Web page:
A viewpoint article published in JAMA explored the ethical underpinnings of returning research data to study participants. In an era of larger-scale studies and increased data digitization, the question of which information is appropriate to disclose has become a focal point in medical ethics.
Charlene A. Wong, MD, MSHP, of the Department of Pediatrics at the Duke University School of Medicine and the Duke-Margolis Center for Health Policy in Durham, North Carolina, and colleagues highlighted both the ethical and practical concerns of data-sharing — all patients have a right to access their medical data but delivering large and complex files to study participants may be impractical. The proper timing for returning results also remains unclear; many participants may be accustomed to receiving clinical results in a matter of days, but any turnaround to quickly return data may place undue strain on research sites. Additionally, some data may not be accessible to people without a medical background; it may be appropriate for investigators to “tailor” the results such that they may be understood by recipients.
Dr Wong and colleagues also emphasized the necessity of context in data return. “Anxiety-provoking” results should be delivered with enough information to allow full understanding from the participant. Dr Wong recommended “engaging” clinicians in data return from the start of the process to prevent any decontextualized results and to mitigate potential worry.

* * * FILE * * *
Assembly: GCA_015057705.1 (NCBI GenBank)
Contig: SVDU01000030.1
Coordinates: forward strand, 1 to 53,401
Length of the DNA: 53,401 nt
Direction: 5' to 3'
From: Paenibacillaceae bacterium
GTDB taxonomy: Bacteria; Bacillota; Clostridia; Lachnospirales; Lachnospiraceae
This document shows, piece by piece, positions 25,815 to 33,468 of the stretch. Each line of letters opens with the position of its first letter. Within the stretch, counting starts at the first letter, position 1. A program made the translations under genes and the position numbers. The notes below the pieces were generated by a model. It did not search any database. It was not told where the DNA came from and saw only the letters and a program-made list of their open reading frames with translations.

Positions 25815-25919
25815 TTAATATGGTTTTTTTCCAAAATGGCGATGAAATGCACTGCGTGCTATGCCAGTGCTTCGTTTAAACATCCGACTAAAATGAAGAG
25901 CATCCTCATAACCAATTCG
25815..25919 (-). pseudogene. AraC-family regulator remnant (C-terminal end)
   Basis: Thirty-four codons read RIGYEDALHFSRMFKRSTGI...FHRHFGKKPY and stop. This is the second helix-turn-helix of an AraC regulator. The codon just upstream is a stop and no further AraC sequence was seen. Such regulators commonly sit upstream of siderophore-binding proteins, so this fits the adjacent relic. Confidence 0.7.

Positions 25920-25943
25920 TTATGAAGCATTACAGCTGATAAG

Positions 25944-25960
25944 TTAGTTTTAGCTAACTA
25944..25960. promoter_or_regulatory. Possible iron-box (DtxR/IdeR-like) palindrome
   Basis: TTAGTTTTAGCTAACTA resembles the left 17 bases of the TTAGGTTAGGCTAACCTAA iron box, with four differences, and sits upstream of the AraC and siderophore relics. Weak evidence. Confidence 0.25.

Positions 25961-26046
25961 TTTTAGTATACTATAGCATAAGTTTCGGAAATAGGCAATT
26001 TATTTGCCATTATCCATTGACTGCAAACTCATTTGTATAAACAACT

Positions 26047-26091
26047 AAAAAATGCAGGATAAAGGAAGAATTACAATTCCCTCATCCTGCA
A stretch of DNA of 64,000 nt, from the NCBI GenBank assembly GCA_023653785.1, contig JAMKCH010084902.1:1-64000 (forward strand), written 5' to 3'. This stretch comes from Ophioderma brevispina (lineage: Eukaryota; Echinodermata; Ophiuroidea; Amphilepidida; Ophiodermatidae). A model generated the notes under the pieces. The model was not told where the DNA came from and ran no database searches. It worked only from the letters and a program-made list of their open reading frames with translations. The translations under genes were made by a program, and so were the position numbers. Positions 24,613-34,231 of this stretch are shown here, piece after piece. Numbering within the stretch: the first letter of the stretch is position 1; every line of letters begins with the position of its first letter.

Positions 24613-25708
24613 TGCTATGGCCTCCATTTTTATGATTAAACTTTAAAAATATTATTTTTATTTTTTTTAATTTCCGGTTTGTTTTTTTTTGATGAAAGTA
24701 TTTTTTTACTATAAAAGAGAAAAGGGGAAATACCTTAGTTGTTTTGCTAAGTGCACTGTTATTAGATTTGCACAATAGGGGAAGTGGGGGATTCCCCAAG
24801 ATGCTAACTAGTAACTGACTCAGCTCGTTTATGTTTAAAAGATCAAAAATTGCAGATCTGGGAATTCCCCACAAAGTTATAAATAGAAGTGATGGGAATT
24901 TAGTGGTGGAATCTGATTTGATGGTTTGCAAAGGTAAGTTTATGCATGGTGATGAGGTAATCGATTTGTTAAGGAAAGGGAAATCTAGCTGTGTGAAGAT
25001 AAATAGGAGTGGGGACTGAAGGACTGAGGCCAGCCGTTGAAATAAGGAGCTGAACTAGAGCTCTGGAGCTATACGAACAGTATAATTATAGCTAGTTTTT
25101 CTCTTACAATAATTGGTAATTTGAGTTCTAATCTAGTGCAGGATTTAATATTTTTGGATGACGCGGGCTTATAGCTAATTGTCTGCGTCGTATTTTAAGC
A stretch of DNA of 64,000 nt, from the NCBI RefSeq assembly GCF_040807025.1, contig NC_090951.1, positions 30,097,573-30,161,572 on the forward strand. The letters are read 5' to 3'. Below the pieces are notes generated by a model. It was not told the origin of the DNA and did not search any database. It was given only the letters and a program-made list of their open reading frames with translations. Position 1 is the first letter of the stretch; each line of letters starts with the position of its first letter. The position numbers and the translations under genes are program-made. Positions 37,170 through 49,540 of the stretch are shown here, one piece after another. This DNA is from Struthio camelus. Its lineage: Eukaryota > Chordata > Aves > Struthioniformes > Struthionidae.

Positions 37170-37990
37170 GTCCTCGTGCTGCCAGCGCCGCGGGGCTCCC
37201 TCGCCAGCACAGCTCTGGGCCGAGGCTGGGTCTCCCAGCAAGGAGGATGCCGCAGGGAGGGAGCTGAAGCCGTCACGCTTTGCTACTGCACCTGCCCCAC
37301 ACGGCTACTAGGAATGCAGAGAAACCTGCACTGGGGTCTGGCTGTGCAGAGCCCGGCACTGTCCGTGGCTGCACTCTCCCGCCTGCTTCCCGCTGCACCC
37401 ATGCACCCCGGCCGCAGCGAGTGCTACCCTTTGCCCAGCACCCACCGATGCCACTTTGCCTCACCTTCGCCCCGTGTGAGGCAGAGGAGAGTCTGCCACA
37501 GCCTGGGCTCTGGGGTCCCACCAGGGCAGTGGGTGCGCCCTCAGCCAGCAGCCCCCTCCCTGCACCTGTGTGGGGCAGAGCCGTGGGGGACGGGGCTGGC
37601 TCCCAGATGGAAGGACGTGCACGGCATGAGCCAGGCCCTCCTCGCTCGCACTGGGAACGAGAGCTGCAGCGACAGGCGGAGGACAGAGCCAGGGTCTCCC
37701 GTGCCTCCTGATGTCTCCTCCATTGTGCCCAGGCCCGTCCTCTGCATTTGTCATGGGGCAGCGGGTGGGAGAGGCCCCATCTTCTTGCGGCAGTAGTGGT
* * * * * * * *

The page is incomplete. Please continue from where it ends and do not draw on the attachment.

The impact and appropriateness of sharing study data is animated by the “what, when, and how”: research sites must choose carefully which data is appropriate to disclose, then construct a timeline and method for disclosure. In the era of high accessibility, research personnel are themselves responsible for constructing an appropriate relationship between participants and study data.
Wong CA, Hernandez AF, Califf RM. Return of research results to study participants [published online June 21, 2018]. JAMA. doi:10.1001/jama.2018.7898